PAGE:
The grocery industry is once again facing a food labeling scandal that could send shockwaves…
One of the most common questions we receive is, “What feed supplements do you allow under the Certified Grassfed by AGW program?” To address this question, we have produced an Information on Supplements paper, available on our website. But let’s explore the issue further here.
Grassfed means grassfed
The Certified Grassfed by AGW program is an optional, additional accreditation to AGW’s flagship Certified Animal Welfare Approved standards. A core requirement of the Certified Grassfed by AGW program is that animals must be fed a grass- and forage-based diet. Conditions on the ground can impact the feasibility of 100% grass-feeding—particularly for farms and ranches in areas with short growing seasons or variable precipitation. Because the grazing, forage and hay in such locations can be of questionable quality, operations can struggle with body condition scoring, resulting in requests to use supplementary protein or energy feeds.
Permitted or prohibited?
Although some supplements are permitted under AGW’s Certified Grassfed standards, they must have a similar nutritional analysis (in terms of fiber, protein, fat and carbohydrate content) as forages in order to qualify for use.
Consistent with general expectations of the grassfed claim, the Certified Grassfed by AGW program does not allow any grain-based feeds or protein tubs. In addition, common feeds such as grains, urea, and molasses are not permitted. (While molasses can be used as a binder in mineral and vitamin supplements, it cannot be given as a feed itself.)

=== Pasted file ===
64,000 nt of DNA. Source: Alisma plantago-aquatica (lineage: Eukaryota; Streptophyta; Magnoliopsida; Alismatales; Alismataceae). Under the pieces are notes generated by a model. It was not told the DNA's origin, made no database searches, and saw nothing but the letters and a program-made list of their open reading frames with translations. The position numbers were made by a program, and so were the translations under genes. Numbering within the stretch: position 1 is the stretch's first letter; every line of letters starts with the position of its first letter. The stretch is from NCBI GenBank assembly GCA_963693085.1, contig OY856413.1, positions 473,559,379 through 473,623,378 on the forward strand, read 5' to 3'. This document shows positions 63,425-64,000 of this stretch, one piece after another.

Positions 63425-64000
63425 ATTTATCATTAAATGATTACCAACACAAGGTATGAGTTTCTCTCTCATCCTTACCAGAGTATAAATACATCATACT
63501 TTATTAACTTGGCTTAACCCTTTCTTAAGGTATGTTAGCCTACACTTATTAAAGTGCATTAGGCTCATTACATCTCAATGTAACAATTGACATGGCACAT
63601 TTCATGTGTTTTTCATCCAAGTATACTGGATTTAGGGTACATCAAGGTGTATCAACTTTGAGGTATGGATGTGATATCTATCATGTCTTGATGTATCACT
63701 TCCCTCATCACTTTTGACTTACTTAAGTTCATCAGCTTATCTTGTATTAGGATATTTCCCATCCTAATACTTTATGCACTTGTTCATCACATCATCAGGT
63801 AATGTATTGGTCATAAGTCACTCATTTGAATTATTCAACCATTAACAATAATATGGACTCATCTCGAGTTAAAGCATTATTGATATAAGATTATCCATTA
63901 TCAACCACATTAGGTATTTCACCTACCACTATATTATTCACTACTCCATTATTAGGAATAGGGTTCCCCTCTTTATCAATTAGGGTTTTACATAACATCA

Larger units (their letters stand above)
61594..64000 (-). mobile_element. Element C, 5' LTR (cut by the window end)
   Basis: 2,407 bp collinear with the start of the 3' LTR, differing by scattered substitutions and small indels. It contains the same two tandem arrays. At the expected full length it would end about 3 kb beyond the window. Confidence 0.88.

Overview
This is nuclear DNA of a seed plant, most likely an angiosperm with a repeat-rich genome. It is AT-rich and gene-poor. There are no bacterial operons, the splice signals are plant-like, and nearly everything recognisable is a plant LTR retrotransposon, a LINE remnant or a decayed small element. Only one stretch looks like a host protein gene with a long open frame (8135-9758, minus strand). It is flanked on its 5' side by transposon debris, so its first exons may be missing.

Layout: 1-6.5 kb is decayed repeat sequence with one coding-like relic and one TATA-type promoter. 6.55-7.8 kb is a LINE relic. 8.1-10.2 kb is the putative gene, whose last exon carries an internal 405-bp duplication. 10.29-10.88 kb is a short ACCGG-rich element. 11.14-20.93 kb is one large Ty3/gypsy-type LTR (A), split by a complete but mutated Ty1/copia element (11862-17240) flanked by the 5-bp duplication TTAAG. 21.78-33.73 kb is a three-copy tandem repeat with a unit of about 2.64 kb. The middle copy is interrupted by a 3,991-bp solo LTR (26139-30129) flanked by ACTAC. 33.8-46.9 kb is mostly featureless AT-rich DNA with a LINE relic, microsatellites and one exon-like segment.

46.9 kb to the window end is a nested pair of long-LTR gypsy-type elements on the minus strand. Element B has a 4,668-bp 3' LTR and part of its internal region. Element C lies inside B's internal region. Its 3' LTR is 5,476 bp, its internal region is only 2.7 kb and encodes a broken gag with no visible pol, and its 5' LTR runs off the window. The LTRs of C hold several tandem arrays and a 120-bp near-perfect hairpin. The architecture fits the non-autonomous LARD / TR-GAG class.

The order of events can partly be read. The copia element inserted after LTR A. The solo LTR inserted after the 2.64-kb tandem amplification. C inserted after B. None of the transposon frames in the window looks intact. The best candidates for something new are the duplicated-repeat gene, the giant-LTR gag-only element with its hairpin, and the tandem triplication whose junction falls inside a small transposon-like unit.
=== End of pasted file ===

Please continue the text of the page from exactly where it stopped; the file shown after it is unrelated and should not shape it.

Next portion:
If the supplement product is not a forage then two of the first three ingredients listed must be a mineral or source of mineral. Similarly, the first two ingredients of any supplement must not comprise grain, protein or processed grain by-products or plant protein (if not identified as what type of plant protein it is).
Finally, supplements including fruit, cottonseed meal, soybean meal, citrus pulp or the feeding of root crops, such as carrots, turnips, radishes or other similar type crops, are also not permitted; and Certified Grassfed by AGW animals must never be exposed to situations where they could consume the roots of these crops.
Remember: If you’re ever unsure about any feed not listed in the paper, the onus is on you to contact the AGW program before use.
Is Grassfed right for you?
The Certified Grassfed by AGW program is a good fit for 100% grass and forage-feeding systems that are not dependent on supplemental feeding of non-forage type products. It’s important to remember that while grassfed management can offer additional marketing benefits, a grassfed certification alone does not signify high-welfare management. Farms and ranches that face less than ideal grass-feeding conditions will probably achieve the best animal welfare and production outcomes under our highly regarded Certified Animal Welfare Approved by AGW standards, which allow a larger variety of supplementary feeds.
Download the Information on Supplements paper at agreenerworld.org/grassfedsupplements